Why blockchain governance matters

Governance and decentralization of blockchain protocols are as important as much spoken scalability and transactions per second. Almost every brand new public blockchain protocol claims to process 1000+ transactions in the testnet and be able to scale to 10 000+ TPS however very few put emphasis on governance and decentralization which are as important as scalability. You can set up a small cluster of servers worth 20 000 USD and process more transactions per second than any blockchain could process at the moment. What really differentiates public blockchain protocol is that it brings in decentralization of power and with the use of cryptography establishes trust between unknown to each other participants without a centralized entity solely responsible for the whole network. Decentralization means that your transaction or data cannot be censored or aborted, that you don’t have to trust centralized institution to process your transaction or store your data, that there is no single point of failure, that barriers to entry (or to vote) are low so there is almost perfect competition between providers and the lowest possible price for resources. But when a network meant to be decentralized become centralized it turns to be even worse than a centralized entity, because in such case you must trust several providers (for example, 21 in EOS) to process diligently your transactions and host your data. Instead of perfect competition you will get cartels, price manipulation and exploits of price inefficiencies.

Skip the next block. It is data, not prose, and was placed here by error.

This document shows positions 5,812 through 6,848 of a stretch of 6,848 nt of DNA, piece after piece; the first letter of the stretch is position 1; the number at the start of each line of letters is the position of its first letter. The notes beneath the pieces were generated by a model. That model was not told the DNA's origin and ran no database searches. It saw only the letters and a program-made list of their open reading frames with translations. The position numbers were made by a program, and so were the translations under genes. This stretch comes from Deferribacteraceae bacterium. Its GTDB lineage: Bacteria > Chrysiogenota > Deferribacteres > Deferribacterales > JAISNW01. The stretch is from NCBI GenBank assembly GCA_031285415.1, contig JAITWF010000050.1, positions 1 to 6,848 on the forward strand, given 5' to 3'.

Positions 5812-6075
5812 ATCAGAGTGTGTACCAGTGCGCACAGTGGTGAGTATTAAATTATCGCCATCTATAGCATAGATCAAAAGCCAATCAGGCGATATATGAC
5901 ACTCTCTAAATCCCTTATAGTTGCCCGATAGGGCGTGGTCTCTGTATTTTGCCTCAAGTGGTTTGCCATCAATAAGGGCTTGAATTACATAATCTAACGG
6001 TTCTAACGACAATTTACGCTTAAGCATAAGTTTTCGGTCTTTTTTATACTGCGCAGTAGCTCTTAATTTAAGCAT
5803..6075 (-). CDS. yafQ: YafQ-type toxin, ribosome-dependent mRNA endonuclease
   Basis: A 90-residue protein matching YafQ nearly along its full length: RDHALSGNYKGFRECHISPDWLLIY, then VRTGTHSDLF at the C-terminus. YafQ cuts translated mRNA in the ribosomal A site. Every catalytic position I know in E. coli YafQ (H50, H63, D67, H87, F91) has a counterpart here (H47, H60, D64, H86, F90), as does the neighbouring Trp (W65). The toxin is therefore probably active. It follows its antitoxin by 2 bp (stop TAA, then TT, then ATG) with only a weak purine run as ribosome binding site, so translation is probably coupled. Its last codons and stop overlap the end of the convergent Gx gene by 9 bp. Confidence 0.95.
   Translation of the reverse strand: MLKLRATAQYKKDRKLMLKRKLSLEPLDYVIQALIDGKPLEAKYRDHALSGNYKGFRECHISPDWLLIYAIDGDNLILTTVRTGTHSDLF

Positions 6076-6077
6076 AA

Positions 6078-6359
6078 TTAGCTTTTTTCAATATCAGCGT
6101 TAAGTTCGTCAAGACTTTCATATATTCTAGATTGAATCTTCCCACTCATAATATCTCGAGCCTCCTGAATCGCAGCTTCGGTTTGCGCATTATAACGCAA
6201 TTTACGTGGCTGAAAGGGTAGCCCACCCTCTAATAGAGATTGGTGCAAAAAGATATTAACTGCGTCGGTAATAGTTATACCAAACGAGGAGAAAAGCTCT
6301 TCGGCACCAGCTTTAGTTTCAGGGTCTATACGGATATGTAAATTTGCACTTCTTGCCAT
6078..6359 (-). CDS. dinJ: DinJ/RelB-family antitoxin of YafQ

Both PoW and PoS networks tend to become more and more centralized as requirements to full nodes increase and less and less network members want to participate in transactions processing themselves. However centralization of tokens distribution in dPoS networks is even worth, for example, EOS has 21 block producers being elected by the EOS tokens holders but 90% of all EOS tokens are owned by 1.6% addresses, top 10 EOS wallets hold 50% of all tokens so it means people or organizations behind those addresses (or EOS whales for short) can decide on who will be block producers which is a great threshold for cartels (e.g. block producers compete for whales votes by proposing higher payouts in exchange for votes which has nothing to do with community interests and drives prices for computation resources higher and higher). RAM prices in EOS network are heavily criticized and as the mainnet was launched only in June its too early to draw conclusions however whatever change is proposed without the EOS whales nothing will be implemented. Ethereum has more decentralized governance model which is nevertheless also heavily criticized on being inefficient as for any protocol change to be implemented you have to perform a hard fork and be sure that key network participants from core developers to miners support the change what makes the process of implementing any change extremely long. Moreover, Ethereum uses “the code is law” model which means that if a hacker abuses a bug in the code or hacks centralized exchange and stoles tokens worth hundreds of millions dollars from thousands of users the only way to get money back is to hard fork Ethereum network which is very hard to do and leads to possible split of the network participants which negatively affects network’s value. This inefficiency also leads to the increasing number of well-resourced hackers who are striving hard to find and exploit bugs in the code 24/7 which is again bad for a network.